"...it seems the first thing people try to do is classify you. They’re all trying to figure out whether to call you a rock singer, a folk singer, or whether you have a country sound. The only sound I have is me."
That's how Anne Murray introduces CBC TV's new series ‘From the Vaults’ in an opening archival clip. It's an observation that could often be said about jazz, which is frequently evolving, embracing, extending - and hard to classify sometimes.
The series’ six weekly shows – to which OttawaJazzScene.ca was given an advance view – span 60 years of Canadian music on CBC-TV. They include segments which will be of specific interest to jazz and blues fans. Other segments have interesting angles on Canadian musical history, and on our society and the culture which helped create and shape it. The first show airs on Thursday, November 15 at 9 p.m. on CBC TV. It will also be available on the CBC TV streaming app.
Episode 1, 'Land of Opportunities' features Sammy Davis Jr performing jazz standards in his own CBC special. ‘Parade’ aired during a tumultuous time in U.S. history when it would have been impossible for him to appear on U.S. television as a black performer. Another segment shows Muddy Waters and other well-known blues musicians performing together in a pioneering CBC show whose producers improvised to create a successful and unique show.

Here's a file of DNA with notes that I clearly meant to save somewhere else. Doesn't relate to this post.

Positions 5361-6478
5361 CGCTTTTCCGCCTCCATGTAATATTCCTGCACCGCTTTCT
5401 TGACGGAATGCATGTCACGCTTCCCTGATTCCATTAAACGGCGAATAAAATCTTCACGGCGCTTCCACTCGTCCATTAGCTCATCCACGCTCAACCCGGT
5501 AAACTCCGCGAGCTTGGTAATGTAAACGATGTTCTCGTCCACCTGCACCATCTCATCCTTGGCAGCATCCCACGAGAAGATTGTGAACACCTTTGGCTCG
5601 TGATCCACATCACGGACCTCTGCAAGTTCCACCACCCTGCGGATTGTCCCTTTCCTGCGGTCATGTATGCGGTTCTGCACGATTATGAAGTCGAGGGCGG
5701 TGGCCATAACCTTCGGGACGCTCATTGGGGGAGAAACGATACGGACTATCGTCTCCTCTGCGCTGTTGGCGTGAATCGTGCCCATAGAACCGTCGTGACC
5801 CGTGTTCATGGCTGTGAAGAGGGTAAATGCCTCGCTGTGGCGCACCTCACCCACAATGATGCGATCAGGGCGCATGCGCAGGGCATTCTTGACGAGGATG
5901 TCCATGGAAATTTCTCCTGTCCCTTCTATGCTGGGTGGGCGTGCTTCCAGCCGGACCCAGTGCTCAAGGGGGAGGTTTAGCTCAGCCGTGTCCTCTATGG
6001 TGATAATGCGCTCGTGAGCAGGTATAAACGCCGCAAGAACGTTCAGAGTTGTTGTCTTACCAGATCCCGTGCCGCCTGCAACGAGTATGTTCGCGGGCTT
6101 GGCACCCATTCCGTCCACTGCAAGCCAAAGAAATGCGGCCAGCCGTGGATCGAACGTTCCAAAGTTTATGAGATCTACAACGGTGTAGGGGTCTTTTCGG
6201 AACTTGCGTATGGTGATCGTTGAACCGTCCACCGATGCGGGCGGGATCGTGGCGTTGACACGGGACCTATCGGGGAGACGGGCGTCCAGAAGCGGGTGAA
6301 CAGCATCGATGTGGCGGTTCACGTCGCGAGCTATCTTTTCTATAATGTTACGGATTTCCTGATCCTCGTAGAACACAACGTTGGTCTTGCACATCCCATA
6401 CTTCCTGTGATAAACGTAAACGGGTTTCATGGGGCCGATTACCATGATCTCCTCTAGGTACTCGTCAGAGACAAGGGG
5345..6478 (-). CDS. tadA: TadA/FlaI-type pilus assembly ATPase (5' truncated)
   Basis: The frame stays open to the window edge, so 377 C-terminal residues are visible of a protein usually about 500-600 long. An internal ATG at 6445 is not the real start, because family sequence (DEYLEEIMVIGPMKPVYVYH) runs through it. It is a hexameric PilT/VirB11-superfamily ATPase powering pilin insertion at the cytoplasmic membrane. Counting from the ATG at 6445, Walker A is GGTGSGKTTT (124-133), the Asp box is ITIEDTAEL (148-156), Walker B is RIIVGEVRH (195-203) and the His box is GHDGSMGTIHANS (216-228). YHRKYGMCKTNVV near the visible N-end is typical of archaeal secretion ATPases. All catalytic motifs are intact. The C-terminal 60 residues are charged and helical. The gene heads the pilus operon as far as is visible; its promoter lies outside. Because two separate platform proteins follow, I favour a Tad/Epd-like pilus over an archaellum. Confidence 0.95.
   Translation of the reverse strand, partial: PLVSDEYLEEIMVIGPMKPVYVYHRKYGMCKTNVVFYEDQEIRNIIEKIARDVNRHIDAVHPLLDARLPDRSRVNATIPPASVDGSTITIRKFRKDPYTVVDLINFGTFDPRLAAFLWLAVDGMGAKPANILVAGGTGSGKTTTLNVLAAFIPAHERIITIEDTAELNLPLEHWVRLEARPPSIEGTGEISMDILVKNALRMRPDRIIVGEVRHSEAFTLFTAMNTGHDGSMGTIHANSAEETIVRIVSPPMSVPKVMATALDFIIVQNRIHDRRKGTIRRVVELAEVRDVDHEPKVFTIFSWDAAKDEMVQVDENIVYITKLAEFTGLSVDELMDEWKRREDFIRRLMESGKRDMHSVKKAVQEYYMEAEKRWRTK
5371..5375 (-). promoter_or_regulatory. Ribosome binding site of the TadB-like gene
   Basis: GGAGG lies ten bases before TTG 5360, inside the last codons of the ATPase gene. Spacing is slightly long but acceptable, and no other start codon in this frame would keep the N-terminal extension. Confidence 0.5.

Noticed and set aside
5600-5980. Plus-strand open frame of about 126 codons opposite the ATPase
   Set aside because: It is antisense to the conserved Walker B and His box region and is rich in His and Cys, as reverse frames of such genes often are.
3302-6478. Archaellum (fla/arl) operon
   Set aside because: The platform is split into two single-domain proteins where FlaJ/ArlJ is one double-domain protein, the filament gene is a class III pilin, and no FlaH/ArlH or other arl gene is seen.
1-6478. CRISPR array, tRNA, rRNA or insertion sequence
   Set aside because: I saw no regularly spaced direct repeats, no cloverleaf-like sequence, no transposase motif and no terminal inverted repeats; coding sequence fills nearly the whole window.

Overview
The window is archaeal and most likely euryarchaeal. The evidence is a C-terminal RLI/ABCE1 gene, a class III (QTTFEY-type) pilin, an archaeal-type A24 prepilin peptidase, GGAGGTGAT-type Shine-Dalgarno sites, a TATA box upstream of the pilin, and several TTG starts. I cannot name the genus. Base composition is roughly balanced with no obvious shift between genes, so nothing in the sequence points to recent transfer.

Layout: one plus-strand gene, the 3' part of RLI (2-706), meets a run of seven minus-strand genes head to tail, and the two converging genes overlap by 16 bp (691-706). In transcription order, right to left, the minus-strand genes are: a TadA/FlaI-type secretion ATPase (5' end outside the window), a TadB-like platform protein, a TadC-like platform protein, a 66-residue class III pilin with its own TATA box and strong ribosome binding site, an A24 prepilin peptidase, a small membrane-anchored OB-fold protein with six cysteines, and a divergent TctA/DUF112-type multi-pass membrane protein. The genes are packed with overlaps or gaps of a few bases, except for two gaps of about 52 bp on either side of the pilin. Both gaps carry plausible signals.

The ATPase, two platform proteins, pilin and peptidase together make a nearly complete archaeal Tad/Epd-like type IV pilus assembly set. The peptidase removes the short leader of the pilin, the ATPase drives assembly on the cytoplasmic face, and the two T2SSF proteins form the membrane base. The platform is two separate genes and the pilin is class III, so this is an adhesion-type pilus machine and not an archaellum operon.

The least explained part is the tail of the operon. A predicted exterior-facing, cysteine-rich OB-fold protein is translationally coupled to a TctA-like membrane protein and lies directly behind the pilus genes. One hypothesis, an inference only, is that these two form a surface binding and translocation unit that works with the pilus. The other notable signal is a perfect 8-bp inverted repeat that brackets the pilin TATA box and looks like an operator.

The jazz band Way North crosses borders – in several senses.
Its four members – saxophonist Petr Cancura, trumpeter Rebecca Hennessy, bassist Michael Herring, and drummer Richie Barshay – live in three cities in two countries. And its music defies simple categorization: “when I have to describe it, I cannot be more specific than saying 'folk-world-roots-music-inspired' ”, Cancura says.
When the band plays at Canada's National Arts Centre Fourth Stage on Wednesday, the audience will hear touches of blues, a strong whiff of traditional New Orleans music, hints of African and Brazilian world rhythms – and most importantly, an approach that combines jazz's improvisation and the story-telling aspects of folk music.